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The benefits of a deep bench

IN 2014, Democrats have what Republicans don't: a deep bench of national leaders the party actually likes.
Kentucky Democratic Senate Candidate Alison Lundergan Grimes delivers remarks before introducing former U.S. President Bill Clinton during a campaign event, Feb. 25, 2014.
Kentucky Democratic Senate Candidate Alison Lundergan Grimes delivers remarks before introducing former U.S. President Bill Clinton during a campaign event, Feb. 25, 2014.
Kentucky's U.S. Senate race is proving to be one of the more fascinating of the 2014 cycle, with Senate Minority Leader Mitch McConnell, a powerful-but-unpopular incumbent, facing a contentious primary and an even stronger general-election foe: Secretary of State Alison Lundergan Grimes, a young Democrat looking quite strong in a "red" state.
Because Democrats consider the race a top national priority, the party is prepared to provide as much support as possible to Lundergan Grimes. But because it's Kentucky -- a state Mitt Romney won by 23 points -- don't expect President Obama to make any appearances in the Blue Grass State. As we saw yesterday, however, Lundergan Grimes will gladly stand alongside former President Bill Clinton.

The former president's presence on the stage also underscored a larger truth of the 2014 midterm campaign: Mr. Clinton is embraced in states, mainly in the South and the West, where Mr. Obama is all but unwelcome. So the party is again turning to Mr. Clinton to help Democrats in seven of the most competitive Senate races, all of which are in states Mr. Obama lost in 2012. "He's probably the most popular national Democrat alive," Gov. Steve Beshear of Kentucky, a fellow Democrat, said of the former president. Democratic strategists, and some candidates, are nearly giddy in discussing Mr. Clinton's approval ratings in private polling but are far more sober when asked about Mr. Obama. "I'm a Clinton Democrat through and through," said Ms. Grimes, Kentucky's secretary of state, in an interview, suggesting that it was highly unlikely she would invite Mr. Obama to Kentucky.

Clinton knows how it feels to be on the side of this political dynamic. It may seem hard to believe now, given the former president's broad popularity, but there were quite a few Democrats during his White House tenure who didn't want to campaign alongside Clinton. In one especially ugly instance, then-Sen. Jesse Helms (R) suggested in 1994, "Mr. Clinton better watch out if he comes down here [to North Carolina]. He better have a bodyguard."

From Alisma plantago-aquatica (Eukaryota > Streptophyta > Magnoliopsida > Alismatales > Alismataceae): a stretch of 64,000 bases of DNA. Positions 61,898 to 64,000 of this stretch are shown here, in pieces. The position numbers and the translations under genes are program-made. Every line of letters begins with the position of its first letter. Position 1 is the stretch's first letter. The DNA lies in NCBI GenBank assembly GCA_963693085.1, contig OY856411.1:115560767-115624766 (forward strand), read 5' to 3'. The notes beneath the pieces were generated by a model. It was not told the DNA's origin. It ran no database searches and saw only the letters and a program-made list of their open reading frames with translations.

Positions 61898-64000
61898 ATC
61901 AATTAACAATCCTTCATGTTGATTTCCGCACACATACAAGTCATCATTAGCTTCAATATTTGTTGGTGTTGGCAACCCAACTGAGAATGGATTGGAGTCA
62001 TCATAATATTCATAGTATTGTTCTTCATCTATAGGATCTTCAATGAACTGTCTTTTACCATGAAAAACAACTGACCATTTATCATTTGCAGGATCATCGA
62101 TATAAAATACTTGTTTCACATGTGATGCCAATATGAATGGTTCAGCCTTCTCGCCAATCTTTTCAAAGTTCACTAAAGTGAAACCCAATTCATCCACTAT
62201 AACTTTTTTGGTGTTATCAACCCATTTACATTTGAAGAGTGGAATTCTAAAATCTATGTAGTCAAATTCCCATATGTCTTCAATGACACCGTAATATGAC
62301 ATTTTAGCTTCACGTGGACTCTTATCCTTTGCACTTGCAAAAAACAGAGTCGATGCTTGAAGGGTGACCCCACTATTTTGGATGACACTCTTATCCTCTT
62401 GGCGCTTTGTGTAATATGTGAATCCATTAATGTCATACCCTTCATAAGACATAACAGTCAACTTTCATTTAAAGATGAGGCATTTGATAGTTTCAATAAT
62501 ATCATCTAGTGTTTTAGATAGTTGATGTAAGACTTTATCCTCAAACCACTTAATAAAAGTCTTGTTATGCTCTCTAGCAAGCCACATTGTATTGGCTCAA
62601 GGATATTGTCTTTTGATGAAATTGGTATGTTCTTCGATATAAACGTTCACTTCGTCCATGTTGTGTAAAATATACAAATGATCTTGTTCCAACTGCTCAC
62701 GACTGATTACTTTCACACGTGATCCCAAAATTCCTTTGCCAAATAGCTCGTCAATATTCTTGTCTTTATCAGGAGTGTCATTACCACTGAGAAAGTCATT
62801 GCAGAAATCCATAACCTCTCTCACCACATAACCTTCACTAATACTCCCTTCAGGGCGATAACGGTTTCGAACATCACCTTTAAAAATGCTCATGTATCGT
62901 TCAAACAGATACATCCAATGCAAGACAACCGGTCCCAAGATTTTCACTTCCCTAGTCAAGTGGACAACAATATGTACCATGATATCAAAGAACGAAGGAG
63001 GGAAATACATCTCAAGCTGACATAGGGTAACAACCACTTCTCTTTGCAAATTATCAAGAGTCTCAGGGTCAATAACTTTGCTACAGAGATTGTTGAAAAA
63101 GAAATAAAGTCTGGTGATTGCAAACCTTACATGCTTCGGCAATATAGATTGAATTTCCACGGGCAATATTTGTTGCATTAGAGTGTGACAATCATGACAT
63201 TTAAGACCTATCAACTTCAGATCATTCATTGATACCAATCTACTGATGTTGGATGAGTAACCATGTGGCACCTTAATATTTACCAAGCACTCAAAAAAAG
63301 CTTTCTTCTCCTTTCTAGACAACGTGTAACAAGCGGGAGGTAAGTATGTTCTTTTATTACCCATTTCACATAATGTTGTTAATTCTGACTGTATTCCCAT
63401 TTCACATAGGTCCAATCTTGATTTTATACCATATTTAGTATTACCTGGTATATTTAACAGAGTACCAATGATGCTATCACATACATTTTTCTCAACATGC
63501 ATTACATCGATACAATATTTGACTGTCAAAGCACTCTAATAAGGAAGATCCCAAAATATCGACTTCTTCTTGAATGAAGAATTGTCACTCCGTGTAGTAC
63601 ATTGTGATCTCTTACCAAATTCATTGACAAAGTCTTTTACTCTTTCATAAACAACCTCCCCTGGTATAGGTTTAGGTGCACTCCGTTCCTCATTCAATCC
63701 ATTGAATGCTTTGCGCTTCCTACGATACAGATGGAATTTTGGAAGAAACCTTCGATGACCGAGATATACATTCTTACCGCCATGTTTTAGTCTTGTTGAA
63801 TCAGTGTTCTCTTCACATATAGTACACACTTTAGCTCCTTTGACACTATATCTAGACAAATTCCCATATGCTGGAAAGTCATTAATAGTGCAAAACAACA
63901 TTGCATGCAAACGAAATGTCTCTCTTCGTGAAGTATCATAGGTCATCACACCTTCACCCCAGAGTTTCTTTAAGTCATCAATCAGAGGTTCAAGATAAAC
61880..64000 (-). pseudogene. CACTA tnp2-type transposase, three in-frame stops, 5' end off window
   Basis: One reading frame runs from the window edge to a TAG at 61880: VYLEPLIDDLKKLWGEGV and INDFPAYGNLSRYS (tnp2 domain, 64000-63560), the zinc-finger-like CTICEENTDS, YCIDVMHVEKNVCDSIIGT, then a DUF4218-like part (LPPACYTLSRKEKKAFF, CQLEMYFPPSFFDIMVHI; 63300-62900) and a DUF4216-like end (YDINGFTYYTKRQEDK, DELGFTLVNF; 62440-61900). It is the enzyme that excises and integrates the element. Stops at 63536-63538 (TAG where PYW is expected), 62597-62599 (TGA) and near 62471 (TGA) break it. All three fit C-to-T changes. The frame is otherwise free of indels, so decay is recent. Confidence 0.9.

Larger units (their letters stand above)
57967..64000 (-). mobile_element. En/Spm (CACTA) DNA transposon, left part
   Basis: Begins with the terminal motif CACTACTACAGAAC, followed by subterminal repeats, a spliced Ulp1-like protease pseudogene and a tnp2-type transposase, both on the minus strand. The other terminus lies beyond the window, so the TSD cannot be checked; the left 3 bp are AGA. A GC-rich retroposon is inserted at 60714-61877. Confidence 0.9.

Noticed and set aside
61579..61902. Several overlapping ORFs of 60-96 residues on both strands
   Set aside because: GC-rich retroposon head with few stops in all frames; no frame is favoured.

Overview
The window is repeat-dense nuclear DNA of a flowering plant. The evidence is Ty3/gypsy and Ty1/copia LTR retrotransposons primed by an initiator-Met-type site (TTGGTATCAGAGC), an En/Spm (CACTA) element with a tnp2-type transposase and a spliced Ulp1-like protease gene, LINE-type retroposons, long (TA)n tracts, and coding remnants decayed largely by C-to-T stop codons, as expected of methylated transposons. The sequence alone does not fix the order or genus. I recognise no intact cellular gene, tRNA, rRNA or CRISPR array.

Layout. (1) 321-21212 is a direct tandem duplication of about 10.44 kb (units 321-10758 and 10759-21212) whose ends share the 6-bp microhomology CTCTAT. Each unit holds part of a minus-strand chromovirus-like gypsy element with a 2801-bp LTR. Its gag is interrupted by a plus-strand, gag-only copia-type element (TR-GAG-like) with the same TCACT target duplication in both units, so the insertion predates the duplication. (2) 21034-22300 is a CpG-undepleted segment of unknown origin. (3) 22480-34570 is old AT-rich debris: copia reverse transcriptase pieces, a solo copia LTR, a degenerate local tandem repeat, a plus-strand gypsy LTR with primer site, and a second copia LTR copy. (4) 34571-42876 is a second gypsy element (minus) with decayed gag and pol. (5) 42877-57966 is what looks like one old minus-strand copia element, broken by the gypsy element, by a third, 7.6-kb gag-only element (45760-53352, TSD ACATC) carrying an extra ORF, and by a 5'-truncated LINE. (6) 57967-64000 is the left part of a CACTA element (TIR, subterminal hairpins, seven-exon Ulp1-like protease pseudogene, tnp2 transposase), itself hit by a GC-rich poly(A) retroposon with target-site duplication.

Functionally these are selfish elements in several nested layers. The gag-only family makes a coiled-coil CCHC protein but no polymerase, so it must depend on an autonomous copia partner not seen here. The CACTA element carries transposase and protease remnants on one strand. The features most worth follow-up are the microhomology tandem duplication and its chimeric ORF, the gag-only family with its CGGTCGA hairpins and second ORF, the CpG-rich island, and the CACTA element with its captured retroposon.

That was 20 years ago. Today, Clinton's standing is arguably without rival. And for Democrats, this creates a pretty powerful bench when it comes to campaigning -- where Obama is popular, the president will be welcome to rally the Democratic troops and raise lots of money, and where Obama is unpopular, Clinton can fill the gap quite nicely.
It's the kind of bench Republicans can only dream of.
For Democrats, the list of high-profile, national figures isn't short. There's President Obama, Michelle Obama, Vice President Biden, and Bill Clinton. We don't yet know Hillary Clinton's electoral plans, but I think it's safe to say she'd be welcomed by nearly all Democratic candidates in 2014 races nationwide.
For Republicans, the list is more problematic. Former President George W. Bush isn't as dreadfully unpopular as he was while in office, but we still won't see him hitting the campaign trail anytime soon. Former Vice President Dick Cheney might do an occasional fundraiser, but he's not going to be a major player in the midterms.
Former President George H.W. Bush probably isn't physically able to maintain a tough travel schedule, and even if he were, he's not a broadly popular figure. Former Vice President Dan Quayle is, well, still Dan Quayle.
So who's left? Mitt Romney will probably try to make himself available, but he's not a major national draw. Chris Christie was supposed to be a popular addition to any campaign schedule, but his multiple scandals have changed the equation. And then there's ... Rand Paul? Ted Cruz? Sarah Palin?
To be sure, there's a limit as to the practical effects. In major races, candidates can rarely say they'll win or lose based on the stature of their surrogates and supporters. In the Kentucky race, the outcome will be decided far more on McConnell and Lundergan Grimes themselves, not Clinton or Obama.
But when it comes to fundraising, generating excitement from the party base, lending national credibility to state and local races, and building a campaign infrastructure, Democrats have what Republicans don't: national leaders the party actually likes.